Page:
In a keynote speech on the constitution, she said Scotland's Labour, Conservative and Liberal Democrat leaders would argue the country's case as strongly as Alex Salmond if they were defeated in the referendum.
Opposition parties, trade unions, charities, churches and other civic bodies would also be consulted on creating a written constitution for the new state, the Deputy First Minister said.
In a bid to reach beyond SNP supporters, she said: "Although the independence negotiations that will follow a Yes vote will be led by the Scottish Government, we will not act alone.
"If there is a Yes vote for independence, then let me make it clear – the Scottish Government will invite representatives of the other political parties and of civic Scotland to contribute to those negotiations.
She added: "When the people have spoken, we will emerge from it as one united nation.
"We will be team Scotland, and at that moment in our history, I am sure – whatever they say this side of the referendum – that Johann Lamont, Ruth Davidson and Willie Rennie will argue Scotland's case as strongly as Alex Salmond and Patrick Harvie."
Under the SNP's blueprint for independence, a Yes vote would be followed by 18 months of intense negotiation with the UK Government to thrash out details of the split before the next Holyrood election in May 2016. UK and Scottish Ministers would have to agree Scotland's share of the national debt and strike deals on the armed forces, the BBC and other shared institutions.
The offer to opposition parties of a "very real" say in shaping an independent Scotland came in a speech pitched squarely at broadening the appeal of independence to non-SNP voters.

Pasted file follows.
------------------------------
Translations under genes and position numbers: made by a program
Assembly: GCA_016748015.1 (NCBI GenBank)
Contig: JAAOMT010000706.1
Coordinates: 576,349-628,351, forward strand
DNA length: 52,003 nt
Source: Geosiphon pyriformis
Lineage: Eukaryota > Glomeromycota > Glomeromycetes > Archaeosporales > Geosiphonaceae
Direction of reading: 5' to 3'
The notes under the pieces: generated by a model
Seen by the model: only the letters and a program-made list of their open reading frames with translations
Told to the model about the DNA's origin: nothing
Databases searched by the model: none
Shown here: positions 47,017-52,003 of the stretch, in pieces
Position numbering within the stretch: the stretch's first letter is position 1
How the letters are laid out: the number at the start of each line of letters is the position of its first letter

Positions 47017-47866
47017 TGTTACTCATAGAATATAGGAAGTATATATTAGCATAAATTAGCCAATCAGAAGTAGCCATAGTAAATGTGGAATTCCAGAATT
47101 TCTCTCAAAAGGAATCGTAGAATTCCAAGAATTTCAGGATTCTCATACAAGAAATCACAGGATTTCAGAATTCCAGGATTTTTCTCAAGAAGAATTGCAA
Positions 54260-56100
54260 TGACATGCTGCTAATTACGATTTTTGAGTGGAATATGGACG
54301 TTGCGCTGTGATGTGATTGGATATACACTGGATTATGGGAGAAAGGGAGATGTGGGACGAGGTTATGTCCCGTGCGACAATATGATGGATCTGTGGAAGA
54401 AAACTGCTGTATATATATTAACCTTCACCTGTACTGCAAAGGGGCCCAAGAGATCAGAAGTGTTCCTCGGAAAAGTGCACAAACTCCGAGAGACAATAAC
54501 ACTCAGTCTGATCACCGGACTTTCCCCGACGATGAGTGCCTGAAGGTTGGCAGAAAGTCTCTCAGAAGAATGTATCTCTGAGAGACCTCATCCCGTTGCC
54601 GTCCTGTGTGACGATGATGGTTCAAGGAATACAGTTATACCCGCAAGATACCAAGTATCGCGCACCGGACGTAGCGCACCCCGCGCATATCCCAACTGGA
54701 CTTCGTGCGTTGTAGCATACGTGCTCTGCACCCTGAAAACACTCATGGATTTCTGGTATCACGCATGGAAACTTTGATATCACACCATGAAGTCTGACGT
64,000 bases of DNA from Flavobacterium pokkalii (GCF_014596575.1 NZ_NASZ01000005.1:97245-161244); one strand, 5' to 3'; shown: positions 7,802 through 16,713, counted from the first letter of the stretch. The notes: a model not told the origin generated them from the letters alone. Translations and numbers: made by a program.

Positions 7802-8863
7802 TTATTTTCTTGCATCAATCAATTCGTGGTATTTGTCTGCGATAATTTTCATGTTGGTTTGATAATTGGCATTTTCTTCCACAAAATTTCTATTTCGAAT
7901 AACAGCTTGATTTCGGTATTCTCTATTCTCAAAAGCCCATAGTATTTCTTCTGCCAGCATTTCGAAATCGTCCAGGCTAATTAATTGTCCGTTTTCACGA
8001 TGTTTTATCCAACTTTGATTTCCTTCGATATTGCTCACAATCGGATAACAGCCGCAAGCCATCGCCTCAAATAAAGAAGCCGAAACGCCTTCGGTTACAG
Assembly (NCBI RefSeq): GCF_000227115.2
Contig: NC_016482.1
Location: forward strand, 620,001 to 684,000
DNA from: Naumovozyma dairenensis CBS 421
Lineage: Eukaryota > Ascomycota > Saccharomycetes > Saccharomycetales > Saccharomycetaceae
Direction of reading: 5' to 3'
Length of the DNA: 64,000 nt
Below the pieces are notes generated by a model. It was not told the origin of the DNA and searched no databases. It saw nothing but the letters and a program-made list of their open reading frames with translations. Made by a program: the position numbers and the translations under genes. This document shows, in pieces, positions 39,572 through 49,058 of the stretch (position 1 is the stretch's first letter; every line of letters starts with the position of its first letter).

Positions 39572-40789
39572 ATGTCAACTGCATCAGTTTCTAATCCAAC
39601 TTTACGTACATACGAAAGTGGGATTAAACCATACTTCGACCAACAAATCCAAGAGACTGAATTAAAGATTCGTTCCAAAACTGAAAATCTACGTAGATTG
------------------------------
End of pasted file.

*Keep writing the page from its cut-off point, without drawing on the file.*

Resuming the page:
Ms Sturgeon said the late former First Minister Donald Dewar's Scotland Act, which gave birth to the Scottish Parliament and took Scotland "half way" to independence, was "one of the finest pieces of legislation ever".
Her reasoning for independence, she said, was not based on Scottish identity but to ensure the country could choose how it was governed, stressing her own commitment to social justice.
She said she did not believe independence was essential to preserve the Scottish identity.
But, she said: "I don't agree at all that feeling British – with all of the shared social, family and cultural heritage that makes up such an identity – is in any way inconsistent with a pragmatic, utilitarian support for political independence.
"My conviction that Scotland should be independent stems from the principles, not of identity or nationality, but of democracy and social justice."
Her speech to business leaders, academics and representatives of civic Scotland at Glasgow's Barony Hall attracted fewer than 100 people.
Patricia Ferguson, Scottish Labour's constitutional spokesperson, said: "All parties and beyond will need to come together after the referendum and unite behind the result so that we can work together for a better future for Scotland. I only hope she is just as quick to accept the result should the people of Scotland vote to stay in the UK."
Scottish Liberal Democrat leader Willie Rennie MSP said if there was a Yes vote, "we would work together and we would make the best out of a bad situation." He added: "I would hope that Nicola Sturgeon and the SNP will accept my invite and work with us to secure a federal United Kingdom in the event of a vote to stay in the UK in 2014."